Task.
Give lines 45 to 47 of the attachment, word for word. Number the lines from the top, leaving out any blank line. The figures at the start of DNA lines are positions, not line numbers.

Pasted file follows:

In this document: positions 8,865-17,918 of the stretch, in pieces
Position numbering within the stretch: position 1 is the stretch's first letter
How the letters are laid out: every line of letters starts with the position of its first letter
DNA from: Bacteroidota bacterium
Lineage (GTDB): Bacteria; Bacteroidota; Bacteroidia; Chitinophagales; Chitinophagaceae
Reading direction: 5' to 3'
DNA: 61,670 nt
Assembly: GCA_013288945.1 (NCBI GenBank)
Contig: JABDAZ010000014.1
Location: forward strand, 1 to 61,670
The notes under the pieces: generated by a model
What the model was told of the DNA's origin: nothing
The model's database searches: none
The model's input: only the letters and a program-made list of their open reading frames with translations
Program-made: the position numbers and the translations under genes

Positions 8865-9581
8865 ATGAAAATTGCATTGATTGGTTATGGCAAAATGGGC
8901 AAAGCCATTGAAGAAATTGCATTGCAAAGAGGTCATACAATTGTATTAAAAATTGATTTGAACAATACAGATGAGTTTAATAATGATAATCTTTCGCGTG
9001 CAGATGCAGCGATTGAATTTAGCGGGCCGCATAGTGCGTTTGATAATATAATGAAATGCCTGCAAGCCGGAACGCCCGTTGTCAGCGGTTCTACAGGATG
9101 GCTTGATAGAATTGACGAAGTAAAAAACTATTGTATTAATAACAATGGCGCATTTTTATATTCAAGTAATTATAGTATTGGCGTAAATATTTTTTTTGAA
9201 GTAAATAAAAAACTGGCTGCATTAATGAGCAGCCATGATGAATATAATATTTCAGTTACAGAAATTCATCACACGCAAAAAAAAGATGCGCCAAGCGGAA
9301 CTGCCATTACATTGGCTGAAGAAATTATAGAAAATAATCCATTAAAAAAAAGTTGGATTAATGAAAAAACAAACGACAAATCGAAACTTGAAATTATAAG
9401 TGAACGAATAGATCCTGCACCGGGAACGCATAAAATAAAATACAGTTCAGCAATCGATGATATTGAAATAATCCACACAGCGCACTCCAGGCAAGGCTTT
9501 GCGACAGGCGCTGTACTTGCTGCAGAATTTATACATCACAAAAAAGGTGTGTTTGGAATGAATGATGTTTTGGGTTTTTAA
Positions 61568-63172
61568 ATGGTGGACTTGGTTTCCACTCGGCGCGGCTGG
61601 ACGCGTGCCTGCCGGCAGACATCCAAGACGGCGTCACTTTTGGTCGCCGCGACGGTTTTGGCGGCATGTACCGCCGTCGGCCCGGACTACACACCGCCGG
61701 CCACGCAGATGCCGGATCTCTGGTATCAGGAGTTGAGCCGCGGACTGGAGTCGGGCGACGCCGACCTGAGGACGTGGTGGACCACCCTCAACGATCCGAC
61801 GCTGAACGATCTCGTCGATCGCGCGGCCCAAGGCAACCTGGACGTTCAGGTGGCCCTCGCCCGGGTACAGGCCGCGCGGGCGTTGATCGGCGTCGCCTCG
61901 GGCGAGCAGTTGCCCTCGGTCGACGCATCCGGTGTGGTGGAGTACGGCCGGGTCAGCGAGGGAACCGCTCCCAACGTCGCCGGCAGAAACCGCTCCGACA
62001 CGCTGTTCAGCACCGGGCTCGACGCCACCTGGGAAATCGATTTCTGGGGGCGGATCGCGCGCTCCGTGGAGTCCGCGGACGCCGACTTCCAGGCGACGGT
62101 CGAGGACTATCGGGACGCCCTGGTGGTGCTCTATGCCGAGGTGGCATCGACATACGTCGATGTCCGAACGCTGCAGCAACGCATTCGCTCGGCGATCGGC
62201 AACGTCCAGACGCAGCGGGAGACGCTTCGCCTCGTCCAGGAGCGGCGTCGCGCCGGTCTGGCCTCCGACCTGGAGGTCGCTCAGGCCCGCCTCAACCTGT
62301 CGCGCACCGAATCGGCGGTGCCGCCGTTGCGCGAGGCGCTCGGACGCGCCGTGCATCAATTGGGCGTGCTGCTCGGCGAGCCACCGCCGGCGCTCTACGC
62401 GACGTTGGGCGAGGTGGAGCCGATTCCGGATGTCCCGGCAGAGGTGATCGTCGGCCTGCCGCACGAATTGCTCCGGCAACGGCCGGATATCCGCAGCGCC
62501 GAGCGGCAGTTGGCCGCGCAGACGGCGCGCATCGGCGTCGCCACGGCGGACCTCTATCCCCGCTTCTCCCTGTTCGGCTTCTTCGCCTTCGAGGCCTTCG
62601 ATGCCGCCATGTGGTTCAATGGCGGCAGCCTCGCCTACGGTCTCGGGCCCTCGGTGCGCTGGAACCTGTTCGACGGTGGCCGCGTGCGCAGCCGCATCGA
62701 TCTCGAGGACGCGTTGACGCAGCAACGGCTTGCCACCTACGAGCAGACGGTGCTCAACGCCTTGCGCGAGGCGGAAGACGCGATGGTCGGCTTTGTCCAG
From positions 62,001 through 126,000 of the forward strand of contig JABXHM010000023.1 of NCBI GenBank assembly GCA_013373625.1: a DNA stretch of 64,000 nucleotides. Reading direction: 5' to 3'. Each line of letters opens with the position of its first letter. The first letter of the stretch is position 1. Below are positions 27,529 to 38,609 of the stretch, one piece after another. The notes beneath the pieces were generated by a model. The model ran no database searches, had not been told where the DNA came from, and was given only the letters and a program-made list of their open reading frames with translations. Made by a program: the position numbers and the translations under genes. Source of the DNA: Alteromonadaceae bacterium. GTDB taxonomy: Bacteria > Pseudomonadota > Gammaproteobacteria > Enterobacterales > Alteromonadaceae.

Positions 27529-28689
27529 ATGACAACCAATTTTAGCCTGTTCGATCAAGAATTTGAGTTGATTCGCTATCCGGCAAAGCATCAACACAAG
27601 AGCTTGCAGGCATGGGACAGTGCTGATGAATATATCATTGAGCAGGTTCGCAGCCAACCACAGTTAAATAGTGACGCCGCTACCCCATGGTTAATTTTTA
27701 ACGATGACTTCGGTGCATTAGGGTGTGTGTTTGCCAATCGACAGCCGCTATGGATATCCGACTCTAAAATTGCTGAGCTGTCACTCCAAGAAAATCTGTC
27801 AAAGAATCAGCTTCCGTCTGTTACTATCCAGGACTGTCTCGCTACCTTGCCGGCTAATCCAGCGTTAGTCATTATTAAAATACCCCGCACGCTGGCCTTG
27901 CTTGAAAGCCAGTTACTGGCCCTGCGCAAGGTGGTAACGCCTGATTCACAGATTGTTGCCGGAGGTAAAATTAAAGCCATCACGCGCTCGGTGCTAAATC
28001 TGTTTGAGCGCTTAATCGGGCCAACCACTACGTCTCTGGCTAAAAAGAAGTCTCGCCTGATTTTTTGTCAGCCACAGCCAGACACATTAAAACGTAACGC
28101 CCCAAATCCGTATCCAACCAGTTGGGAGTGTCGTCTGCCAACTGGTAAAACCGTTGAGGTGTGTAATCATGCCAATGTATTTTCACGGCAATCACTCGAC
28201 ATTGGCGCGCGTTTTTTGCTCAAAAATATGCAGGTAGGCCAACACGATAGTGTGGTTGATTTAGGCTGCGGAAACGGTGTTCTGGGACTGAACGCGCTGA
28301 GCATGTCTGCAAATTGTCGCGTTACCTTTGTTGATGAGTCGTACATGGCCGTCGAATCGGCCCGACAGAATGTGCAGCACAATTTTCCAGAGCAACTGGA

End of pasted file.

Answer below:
27901 CTTGAAAGCCAGTTACTGGCCCTGCGCAAGGTGGTAACGCCTGATTCACAGATTGTTGCCGGAGGTAAAATTAAAGCCATCACGCGCTCGGTGCTAAATC
28001 TGTTTGAGCGCTTAATCGGGCCAACCACTACGTCTCTGGCTAAAAAGAAGTCTCGCCTGATTTTTTGTCAGCCACAGCCAGACACATTAAAACGTAACGC
28101 CCCAAATCCGTATCCAACCAGTTGGGAGTGTCGTCTGCCAACTGGTAAAACCGTTGAGGTGTGTAATCATGCCAATGTATTTTCACGGCAATCACTCGAC